Mom was raised to be like Betty, or at least she was treated like Betty, but she knew that she could create a life of her choosing. Instead she went the Betty route and ended up a single mother at the age of 28. <- Not exactly how things were supposed to work out.

She later had chances to go to college (free! worked at an *ahem* Lesser Ivy), and she occasionally beats herself up about not taking advantage of those opportunities. I tell her it's not too late. She tells me she's almost 70. I tell her it's not too late.

I don't know. It was a weird time.

I spent yesterday playing tour guide at one of the Ancestral Homelands — the lesser Ivy. A kid from the Central Valley flew in because he's attending a grad school open house today. It was interesting to remember what it was like to grow up there, to see how it has changed architecturally (not for the better), and part of me was wistful. I was wistful despite having no one to play with outside of school when I was there. It was incredibly lonely, but the campus was a playground.

I pretended I was my friend's mother so we could get into the school building, talk to current students, go into studios and stuff, and all his embarrassment could be blamed on me. And then we'd walk around and I'd say, "Yeah — I used to ride my bike in circles over there to annoy the students. There's a hidden duck pond over there. I used to try to climb that piece of crap sculpture. I used to love this store — I bought goldfish here. There was a tent city there…."

I'm middle aged.

@Nabisco: I couldn’t wait to discover the joys of overalls and flannel shirts. You’re a lesbian? I did not know that.

@Lost in the Negative Space: Darling, we’re all middle-aged.

Unintentional comedy was hearing Betty described as a great soul.

I sometimes wonder if Mad Men is sending a message to those pretty girls with awful personalities… this could happen to you!

But what about the bitching about “Romney” in last night’s episode?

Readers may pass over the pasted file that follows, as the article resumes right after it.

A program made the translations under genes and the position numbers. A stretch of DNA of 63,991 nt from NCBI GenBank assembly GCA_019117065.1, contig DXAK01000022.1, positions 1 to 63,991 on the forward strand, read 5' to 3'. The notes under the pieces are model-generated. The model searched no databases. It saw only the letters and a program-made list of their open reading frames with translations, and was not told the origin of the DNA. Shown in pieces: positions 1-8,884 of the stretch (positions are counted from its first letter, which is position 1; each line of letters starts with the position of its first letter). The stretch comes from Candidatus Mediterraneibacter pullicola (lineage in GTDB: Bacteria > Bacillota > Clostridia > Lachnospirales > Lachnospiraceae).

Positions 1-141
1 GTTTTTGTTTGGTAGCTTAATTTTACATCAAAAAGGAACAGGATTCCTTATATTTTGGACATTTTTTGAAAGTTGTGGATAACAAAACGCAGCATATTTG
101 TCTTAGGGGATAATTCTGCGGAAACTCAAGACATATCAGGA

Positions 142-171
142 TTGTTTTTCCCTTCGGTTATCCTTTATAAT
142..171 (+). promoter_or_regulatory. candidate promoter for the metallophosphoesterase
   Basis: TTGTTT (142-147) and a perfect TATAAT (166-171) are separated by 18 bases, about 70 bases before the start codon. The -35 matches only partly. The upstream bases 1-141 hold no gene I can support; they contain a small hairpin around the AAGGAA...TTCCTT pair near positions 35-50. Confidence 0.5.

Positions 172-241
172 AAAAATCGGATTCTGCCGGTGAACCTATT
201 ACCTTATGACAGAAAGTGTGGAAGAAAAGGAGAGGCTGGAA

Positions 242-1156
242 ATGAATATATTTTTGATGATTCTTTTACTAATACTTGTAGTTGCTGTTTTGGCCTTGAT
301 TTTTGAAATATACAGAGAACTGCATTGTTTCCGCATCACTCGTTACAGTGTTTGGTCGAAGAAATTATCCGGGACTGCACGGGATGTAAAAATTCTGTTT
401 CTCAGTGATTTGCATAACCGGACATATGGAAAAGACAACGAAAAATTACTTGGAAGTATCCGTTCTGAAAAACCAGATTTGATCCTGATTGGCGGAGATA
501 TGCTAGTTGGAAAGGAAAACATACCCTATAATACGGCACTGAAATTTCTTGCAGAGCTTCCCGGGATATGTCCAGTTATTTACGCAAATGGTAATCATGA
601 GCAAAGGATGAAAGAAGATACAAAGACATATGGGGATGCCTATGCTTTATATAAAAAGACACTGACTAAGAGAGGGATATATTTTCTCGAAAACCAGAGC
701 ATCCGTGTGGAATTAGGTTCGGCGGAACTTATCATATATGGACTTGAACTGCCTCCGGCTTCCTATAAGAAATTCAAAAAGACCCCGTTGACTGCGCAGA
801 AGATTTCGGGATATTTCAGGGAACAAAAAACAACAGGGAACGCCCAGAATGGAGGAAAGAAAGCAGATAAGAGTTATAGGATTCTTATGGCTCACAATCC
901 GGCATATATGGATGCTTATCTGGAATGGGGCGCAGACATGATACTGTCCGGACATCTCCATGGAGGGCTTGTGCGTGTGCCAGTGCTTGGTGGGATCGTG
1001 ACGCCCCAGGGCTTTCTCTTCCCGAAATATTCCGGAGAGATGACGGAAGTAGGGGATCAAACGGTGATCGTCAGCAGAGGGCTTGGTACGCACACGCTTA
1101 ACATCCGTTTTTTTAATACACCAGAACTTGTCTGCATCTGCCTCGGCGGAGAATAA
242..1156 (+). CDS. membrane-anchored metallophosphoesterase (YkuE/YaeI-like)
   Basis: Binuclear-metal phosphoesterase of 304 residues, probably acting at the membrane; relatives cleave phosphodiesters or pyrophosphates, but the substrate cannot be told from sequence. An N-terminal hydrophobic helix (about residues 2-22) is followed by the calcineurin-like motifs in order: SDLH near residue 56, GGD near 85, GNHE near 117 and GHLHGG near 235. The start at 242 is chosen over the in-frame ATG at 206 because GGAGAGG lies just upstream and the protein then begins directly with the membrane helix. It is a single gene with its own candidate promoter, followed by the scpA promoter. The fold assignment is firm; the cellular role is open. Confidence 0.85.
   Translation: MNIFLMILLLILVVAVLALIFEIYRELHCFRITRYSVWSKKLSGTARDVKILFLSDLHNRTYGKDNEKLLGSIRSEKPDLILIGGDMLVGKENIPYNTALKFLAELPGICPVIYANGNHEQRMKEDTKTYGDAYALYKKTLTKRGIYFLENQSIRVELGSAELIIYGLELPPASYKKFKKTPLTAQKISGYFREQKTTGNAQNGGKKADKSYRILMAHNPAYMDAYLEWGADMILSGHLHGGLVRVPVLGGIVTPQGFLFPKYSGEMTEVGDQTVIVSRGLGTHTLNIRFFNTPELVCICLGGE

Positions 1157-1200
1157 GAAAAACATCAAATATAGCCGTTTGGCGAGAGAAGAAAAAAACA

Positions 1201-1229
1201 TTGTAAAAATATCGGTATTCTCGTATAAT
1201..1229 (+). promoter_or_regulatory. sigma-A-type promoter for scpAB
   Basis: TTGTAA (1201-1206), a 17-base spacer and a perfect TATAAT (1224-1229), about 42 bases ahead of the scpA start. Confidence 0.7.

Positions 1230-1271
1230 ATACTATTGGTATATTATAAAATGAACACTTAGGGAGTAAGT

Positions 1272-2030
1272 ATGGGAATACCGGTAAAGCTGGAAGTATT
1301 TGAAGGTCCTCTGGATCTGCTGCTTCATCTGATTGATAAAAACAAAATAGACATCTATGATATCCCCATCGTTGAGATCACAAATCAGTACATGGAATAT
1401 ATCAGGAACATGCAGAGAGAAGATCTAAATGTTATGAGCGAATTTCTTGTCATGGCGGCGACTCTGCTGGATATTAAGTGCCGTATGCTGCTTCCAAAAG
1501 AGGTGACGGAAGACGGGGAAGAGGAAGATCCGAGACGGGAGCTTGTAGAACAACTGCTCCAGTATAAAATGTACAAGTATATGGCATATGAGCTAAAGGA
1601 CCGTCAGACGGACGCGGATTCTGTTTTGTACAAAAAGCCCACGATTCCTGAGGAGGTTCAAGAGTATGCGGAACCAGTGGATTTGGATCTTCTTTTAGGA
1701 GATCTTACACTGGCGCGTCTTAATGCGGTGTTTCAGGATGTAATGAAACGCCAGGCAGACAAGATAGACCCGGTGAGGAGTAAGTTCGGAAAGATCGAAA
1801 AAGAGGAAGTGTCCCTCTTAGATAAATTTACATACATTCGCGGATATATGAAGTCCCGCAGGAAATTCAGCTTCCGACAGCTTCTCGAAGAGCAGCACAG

Hehe. I thought it was Romney, but I thought I heard it wrong.

I read recently that Mittens dad was considered a serious contendah for the GOPers till Nixon came along.

@ManchuCandidate: Yep, lil’ Tagg (is he the ghey one or the Ponzi scheme one?) got on the Twitterz this morning to denounce the liberal media making fun of his grandpa.

Betty’s hubby Henry was on the phone and called George Romney “a clown” for those of you who missed it.

Like father, like son, like grandson. If special undies fit…

@SanFranLefty: Michigan Governor George Romney, fellow Republican to NYC mayor John Lindsay, whom Mr. Betty works for.

Lindsay won his election in 1965, which I think is the year we’re in. So Mr. Betty is saying that George wouldn’t be much help in the campaign. Why George is a “clown”, I’m not certain — he didn’t say he was “brainwashed” by the Vietnam generals until 1967.

@nojo: 1966 (apparently the Stones concert, among other things, helps place it), and Romney called out Goldwater in 1964, so his heresy was already well known.

@mellbell: You are correct. And if it’s 1966, expect Batman references soon.

Well, my 1966. “Bewitched” followed it on Wednesday nights.

@Manchu: Your comment about pretty girls reminds me of two things:

There was an episode of House where a model found out that she was genetically male (I think that’s what happened, or maybe she was boning her dad or both). Anyway, she was talking to Cameron (sp?), and she said something to the effect that if you’re pretty and you’re only told you’re pretty as you’re growing up, when you lose your looks, you have no self worth, no worth. When you’re someone like Cameron who is pretty but was raised with an emphasis placed on her intelligence, your self/worth doesn’t lie in looks alone.

The other thing I thought about was a study I read where they claim that attractive children tend to do better in school because they are given more chances to arrive at the right answer (publicly) in class. Boosts self-esteem. Boys get more second chances than girls regardless of attractiveness. From personal experience, I think there’s something to it. The kids aren’t smarter, but they don’t give up and shut down as some other kids do. The created introverts (especially if this behavior is reinforced at home) tend to be “late bloomers” if they bloom. The extroverts over estimate their intelligence (weren’t we talking about this at one point?), but many are able to fake it ’till they make it.